By Patrick G. Jordan, viola
Yesterday was our day free of performing obligations, and people headed off to do all manner of things. Some people went swan-boating at Ueno Park. Several people ended up at the Senso-ji Temple in Asakusa. There was an impromptu trip to the Toho Conservatory, which was about 3km from our hotel in Chofu. There were several separate excursions to the Tsukiji Fish Market. Judging by the purchases of my colleagues, Tafelmusik has single-handedly kept the knife-makers of Japan in business for another day.
Not for reed making! Photo by Marco Cera
Every morning in Chofu, I had breakfast at the Chat Noire, part of a chain of cafes/breakfast/snack restaurants. It is kind of nice to have one routine thing when on the road, and each morning I stopped by the front desk of the hotel to take advantage of the free wi-fi, download mail and load the NY Times news, and then off to the café. Yesterday I skipped the pre-breakfast walk since I thought I might do some walking during the day; this proved to be a good move. At 10:00, John Abberger and I set off for the fish market.
Once, years ago, I got up very early and saw a part of the morning fish auction at Tsukiji. It starts at 5:00, and is usually done by 8:30-9:00. The outdoor market around the Wholesale Market building is teeming with shops selling everything imaginable to do with the preparation of fish and running businesses associated with that, ranging from knives to pickles to rubber boots. Markets are a fascinating slice of daily life in any city, and given my personal preoccupation with food, this one is a must-visit every time I’m here. And surprise of surprises, it was lunch-time after a bit. We looked for a particular place we had been before, but either couldn’t locate it, or it was no longer there. We did find a place, deep in the insides of one of the market buildings, which looked good, and didn’t have too much of a line-up. It was amazing. We both had the chef’s selection for the day, about 10 pieces, and after a couple of bites, John and I both had the reaction that we wanted to eat the next piece, but also didn’t want to because then it would be gone…. Fortunately, we both chose to eat it rather than have it. Yum. I kept their business card this time.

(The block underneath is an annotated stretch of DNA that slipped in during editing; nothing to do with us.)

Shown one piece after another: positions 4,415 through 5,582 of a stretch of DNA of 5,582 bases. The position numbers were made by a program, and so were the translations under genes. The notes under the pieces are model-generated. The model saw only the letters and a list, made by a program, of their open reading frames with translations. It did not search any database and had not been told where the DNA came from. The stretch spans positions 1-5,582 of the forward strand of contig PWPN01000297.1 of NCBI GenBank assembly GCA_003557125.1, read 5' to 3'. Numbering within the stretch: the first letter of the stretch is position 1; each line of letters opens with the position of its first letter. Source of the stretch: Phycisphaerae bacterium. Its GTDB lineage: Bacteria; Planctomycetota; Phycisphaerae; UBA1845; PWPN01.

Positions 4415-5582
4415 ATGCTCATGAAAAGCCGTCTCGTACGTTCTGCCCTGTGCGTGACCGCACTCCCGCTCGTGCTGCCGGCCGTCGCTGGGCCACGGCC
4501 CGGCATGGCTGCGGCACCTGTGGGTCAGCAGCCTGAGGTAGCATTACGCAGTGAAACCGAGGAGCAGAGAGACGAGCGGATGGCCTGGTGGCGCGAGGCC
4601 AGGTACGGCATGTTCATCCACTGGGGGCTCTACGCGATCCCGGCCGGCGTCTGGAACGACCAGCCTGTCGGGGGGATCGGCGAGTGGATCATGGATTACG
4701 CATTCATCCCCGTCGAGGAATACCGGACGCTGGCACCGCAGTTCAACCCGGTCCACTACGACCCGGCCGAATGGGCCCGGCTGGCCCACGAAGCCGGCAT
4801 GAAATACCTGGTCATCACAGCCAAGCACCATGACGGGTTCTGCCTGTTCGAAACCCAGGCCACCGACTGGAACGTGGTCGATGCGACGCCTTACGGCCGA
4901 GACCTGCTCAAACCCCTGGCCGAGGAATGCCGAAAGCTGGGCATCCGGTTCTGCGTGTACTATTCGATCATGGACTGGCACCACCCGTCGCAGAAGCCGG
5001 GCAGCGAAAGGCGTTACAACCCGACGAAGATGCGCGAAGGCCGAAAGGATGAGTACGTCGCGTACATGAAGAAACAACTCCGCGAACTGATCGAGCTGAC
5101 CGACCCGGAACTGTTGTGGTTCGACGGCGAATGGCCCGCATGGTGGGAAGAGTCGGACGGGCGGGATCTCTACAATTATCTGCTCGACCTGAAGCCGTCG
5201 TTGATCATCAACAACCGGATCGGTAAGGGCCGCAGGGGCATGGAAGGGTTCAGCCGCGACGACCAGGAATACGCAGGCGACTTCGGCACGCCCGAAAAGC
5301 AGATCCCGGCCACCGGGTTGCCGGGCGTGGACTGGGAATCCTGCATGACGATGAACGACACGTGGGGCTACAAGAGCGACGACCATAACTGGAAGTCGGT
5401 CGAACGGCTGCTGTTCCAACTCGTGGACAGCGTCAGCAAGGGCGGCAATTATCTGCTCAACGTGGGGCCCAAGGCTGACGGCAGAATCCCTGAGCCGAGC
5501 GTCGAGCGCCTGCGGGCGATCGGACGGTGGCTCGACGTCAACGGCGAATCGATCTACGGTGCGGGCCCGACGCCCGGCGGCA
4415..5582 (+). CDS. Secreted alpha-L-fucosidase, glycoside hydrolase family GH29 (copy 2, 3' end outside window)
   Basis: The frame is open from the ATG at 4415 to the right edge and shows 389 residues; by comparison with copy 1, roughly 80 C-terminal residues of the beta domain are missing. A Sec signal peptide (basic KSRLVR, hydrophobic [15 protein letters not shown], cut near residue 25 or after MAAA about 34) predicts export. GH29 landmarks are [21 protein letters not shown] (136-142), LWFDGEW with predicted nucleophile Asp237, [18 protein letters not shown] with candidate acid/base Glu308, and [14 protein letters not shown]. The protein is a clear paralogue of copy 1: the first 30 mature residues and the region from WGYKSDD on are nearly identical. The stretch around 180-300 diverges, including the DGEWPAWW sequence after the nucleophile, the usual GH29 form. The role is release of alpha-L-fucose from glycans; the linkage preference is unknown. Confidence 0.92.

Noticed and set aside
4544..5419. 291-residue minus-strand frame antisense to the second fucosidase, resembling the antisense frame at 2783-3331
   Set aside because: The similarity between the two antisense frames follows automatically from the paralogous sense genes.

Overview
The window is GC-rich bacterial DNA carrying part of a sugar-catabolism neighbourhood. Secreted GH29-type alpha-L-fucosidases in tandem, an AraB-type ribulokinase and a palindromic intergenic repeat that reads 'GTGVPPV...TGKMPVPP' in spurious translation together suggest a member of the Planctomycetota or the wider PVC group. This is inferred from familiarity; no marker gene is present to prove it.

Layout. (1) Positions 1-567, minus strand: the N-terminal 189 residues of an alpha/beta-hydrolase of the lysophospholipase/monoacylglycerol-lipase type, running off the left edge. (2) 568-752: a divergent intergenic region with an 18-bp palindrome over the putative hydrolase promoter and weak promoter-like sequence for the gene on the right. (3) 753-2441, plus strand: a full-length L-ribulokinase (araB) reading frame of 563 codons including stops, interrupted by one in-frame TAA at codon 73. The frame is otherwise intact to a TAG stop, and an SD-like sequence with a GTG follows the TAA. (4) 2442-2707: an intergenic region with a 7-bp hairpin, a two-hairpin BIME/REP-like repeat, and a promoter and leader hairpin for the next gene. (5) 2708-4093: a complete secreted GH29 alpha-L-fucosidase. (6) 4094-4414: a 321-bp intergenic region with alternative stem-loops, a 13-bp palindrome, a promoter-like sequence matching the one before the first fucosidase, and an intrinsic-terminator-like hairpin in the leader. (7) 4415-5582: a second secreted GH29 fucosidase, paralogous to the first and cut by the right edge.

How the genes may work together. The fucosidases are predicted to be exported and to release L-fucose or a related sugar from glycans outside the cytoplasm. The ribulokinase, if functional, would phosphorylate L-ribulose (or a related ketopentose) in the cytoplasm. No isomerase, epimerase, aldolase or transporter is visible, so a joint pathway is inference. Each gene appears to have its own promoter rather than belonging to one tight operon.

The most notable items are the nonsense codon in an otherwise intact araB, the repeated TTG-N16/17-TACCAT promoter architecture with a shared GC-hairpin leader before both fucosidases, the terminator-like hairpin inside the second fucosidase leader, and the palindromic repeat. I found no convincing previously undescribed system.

Our next stop was Asakusa, with a stop at the Senso-ji Temple, where we ran into Glenn Davidson, the lighting director for the Galileo show. John and I were looking up the laneway to the temple and heard a voice saying, “How many million people in Tokyo, and I have to run into you two?” We then had an amusing and productive stroll up and down the Kappabashi-dori, Tokyo’s restaurant supply street, a kilometer of pots, pans, knives, ceramics, teapots, plastic models of food, plastic cases in which to present your plastic models of food, cutting boards, uniforms, laquerware, etc. Did I mention my preoccupation with food?
Bobblehead Bach loves his food. Photo by Patrick Jordan
At this point John and I split up, because I wanted to go to the Tokyo Dome to check out the baseball fan shop for the Yomiuri Giants, and John headed off to another part of town. It was getting close to rush hour, the moment when one avoids the subway if at all possible. I had scoped out the walk to Tokyo Dome and set off, seeing four more of my colleagues, Cristina Zacharias, Aisslinn Nosky, Julia Wedman and Dominic Teresi walking the opposite direction on the other side of Asakusa-dori. The Tokyo Dome was host last night to Paul McCartney’s current world tour, which I only figured out once I got there and braved the swarms of fans. I decided after my business was done there to walk some of the distance to Shinjuku, the point of return to our hotel. I ended up walking the whole way, through various neighbourhoods, some crazily busy, others fairly calm. In all, I reckon I clocked nearly 20 km on my day exploring the extraordinary ordinary of Tokyo. Next stop, Niigata!
Off to Niigata! Photo by Julia Wedman